This was originally published on 11 May 2016 for the Language of Authoritarian Regimes |

There is an old and not necessarily edifying debate that has surrounded the International Brigades almost since their inception. Were the 35,000 men and women who travelled to Spain to defend the Spanish Republic during the bitter civil war of 1936-9 dupes of Stalin? Part of a grand plan to export communism to Western Europe and make Spain a Soviet satellite? Or should we no longer take at face value the volunteers’ own claims that they went to Spain to defend democracy against a fascist threat?

This debate was framed by the Cold War climate in which many early histories of the International Brigades were written; yet it has lingered long past the fall of the Berlin Wall. A middle ground, attempting to understand what it meant to be a communist in the context of 1930s Europe, alongside an appreciation of the implications of Soviet involvement and control of the enterprise, is only just emerging.

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Some attempts are more successful than others (Source)

Lisa Kirschenbaum’s recent book opens up a fruitful avenue in discussing the cultures of the Communist International, the Soviet agency that directed and enabled the International Brigades.[1] Teasing apart the logic, formulation and meanings of Stalinist discourse, the book unpacks the way in which it influenced the hodgepodge group of Communist functionaries from around the world that formed the link between Spain and the Soviet Union during the conflict, and for whom Spain represented an inspiring mission against the troubling backdrop of heightened internal tensions in the Soviet Union.

My own research on the International Brigades themselves further demonstrates the pervasive influence of Stalinist discourse. Most of the volunteers were Communists before Spain, and lived their lives in social and political spheres dominated by the Party and its language and expressions. While many engaged with Party discourse in a critical manner, their way of expressing themselves and understanding the world was still inexorably shaped by Stalinist logics.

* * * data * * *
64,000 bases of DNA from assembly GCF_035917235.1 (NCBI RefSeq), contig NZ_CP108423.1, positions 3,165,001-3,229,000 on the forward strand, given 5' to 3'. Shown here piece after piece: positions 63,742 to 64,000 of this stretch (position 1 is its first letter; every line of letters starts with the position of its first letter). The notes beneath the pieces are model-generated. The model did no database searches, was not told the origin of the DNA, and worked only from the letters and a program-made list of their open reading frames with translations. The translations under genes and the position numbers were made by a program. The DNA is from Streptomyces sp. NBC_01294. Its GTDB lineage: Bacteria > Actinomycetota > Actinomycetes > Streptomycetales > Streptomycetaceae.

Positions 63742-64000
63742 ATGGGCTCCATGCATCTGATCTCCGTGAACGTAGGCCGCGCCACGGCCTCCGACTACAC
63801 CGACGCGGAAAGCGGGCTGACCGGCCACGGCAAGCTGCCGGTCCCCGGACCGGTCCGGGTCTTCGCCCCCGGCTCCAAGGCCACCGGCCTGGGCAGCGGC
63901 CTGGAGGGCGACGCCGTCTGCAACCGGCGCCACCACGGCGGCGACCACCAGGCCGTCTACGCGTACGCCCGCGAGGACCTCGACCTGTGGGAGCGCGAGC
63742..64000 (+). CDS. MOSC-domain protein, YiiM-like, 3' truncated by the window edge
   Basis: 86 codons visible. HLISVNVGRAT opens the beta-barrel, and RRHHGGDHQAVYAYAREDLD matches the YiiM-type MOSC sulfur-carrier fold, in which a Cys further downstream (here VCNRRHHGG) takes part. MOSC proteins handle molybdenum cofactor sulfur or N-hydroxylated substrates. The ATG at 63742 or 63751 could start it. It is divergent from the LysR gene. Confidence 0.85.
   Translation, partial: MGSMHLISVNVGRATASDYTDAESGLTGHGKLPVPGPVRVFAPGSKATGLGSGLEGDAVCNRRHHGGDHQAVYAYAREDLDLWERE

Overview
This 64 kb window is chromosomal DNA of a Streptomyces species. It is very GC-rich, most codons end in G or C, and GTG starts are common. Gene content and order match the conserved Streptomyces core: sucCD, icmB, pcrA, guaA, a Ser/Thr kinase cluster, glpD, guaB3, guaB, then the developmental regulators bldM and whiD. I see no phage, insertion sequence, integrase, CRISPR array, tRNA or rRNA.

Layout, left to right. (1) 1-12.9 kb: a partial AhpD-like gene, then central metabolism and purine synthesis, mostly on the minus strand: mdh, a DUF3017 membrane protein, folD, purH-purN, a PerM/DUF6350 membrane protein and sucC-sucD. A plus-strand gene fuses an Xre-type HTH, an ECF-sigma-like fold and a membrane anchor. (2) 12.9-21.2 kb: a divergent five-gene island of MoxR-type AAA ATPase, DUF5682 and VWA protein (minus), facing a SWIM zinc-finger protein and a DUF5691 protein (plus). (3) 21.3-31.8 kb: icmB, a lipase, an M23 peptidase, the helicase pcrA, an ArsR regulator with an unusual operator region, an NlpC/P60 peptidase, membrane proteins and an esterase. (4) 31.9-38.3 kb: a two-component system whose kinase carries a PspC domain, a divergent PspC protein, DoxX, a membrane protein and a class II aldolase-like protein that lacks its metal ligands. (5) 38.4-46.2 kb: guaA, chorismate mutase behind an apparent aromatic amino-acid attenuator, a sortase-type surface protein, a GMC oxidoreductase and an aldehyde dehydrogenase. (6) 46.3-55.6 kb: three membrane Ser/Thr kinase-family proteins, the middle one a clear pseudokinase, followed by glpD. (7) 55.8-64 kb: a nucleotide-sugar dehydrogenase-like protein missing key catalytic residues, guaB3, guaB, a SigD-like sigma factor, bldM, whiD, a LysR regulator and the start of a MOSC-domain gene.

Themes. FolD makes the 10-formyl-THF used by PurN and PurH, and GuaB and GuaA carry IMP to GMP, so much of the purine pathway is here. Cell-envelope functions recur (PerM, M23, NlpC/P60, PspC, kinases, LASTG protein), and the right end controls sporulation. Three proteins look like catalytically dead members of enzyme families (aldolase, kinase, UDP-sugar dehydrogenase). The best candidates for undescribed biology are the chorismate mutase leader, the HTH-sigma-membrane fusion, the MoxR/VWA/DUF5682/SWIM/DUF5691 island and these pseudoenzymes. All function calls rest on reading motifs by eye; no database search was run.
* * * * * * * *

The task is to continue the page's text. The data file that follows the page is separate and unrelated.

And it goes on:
This influence expressed itself in Spain in a myriad of ways, most obviously in the way that Spain’s political context was understood. Their enemies were fascists – there was no ambiguity there. Yet it was their internal opponents amongst the Spanish left who became most defined by Stalinism. Trotskyism became a label through which ideological opponents could be simultaneously identified and targeted, in a way that was readily understood by volunteers from Canada to China. This language seeped out of official communiques and into everyday conversation and correspondence.

The language of paranoia, sabotage and enemies within influenced how volunteers saw each other. Indeed, fluency in the international language of antifascism could act as a shibboleth once in Spain. Scottish-Canadian volunteer John Dunlop recalled meeting a German who failed this test in the heady days of his arrival into the multinational environment of the International Brigades staging camp:

‘We thought that he this man was really not one of us. That was the feeling that we had about him, because he did not seem to talk the same kind of language as ourselves. The whole atmosphere about him was different… The German was taken away and we never heard of or saw him again… We assumed, and I think rightly, that the man was a spy.’[2]